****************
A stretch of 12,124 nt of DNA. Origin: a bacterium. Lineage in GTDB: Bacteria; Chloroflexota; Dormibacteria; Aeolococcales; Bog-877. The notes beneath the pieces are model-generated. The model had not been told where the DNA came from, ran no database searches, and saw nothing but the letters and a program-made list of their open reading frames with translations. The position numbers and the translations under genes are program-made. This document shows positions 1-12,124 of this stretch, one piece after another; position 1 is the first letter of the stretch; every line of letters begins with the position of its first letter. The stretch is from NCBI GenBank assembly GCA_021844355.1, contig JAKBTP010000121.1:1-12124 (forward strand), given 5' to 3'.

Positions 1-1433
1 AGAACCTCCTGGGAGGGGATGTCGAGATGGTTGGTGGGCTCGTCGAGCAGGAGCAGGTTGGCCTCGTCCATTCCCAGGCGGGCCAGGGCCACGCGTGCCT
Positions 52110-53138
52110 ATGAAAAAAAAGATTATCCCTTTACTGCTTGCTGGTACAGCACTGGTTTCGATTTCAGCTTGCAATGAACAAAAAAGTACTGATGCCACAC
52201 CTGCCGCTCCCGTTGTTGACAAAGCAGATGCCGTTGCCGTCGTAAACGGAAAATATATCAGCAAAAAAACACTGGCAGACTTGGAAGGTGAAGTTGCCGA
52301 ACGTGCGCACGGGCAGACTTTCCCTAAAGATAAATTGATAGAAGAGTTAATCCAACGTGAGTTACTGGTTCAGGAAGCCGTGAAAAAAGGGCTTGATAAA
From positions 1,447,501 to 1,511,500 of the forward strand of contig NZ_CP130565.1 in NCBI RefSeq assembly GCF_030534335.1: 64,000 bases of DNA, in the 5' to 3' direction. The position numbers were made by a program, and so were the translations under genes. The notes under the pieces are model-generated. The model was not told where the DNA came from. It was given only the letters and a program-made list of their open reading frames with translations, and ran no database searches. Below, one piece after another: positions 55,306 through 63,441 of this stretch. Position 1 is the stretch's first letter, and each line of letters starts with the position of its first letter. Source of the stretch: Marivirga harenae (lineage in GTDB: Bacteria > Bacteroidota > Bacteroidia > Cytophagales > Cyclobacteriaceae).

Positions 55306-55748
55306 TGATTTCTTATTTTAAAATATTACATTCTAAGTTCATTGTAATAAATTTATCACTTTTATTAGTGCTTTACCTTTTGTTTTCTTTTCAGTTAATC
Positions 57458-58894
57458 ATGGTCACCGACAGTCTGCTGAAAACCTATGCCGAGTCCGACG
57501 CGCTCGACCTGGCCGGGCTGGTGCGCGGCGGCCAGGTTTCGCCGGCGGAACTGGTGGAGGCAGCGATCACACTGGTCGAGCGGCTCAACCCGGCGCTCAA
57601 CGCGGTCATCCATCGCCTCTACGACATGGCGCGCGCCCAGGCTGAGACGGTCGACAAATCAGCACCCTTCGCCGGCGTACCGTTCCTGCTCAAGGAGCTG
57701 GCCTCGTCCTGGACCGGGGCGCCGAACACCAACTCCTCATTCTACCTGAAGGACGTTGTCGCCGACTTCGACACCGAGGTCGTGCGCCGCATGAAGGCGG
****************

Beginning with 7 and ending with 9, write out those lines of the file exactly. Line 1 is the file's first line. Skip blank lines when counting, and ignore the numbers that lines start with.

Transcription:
52301 ACGTGCGCACGGGCAGACTTTCCCTAAAGATAAATTGATAGAAGAGTTAATCCAACGTGAGTTACTGGTTCAGGAAGCCGTGAAAAAAGGGCTTGATAAA
From positions 1,447,501 to 1,511,500 of the forward strand of contig NZ_CP130565.1 in NCBI RefSeq assembly GCF_030534335.1: 64,000 bases of DNA, in the 5' to 3' direction. The position numbers were made by a program, and so were the translations under genes. The notes under the pieces are model-generated. The model was not told where the DNA came from. It was given only the letters and a program-made list of their open reading frames with translations, and ran no database searches. Below, one piece after another: positions 55,306 through 63,441 of this stretch. Position 1 is the stretch's first letter, and each line of letters starts with the position of its first letter. Source of the stretch: Marivirga harenae (lineage in GTDB: Bacteria > Bacteroidota > Bacteroidia > Cytophagales > Cyclobacteriaceae).

Positions 55306-55748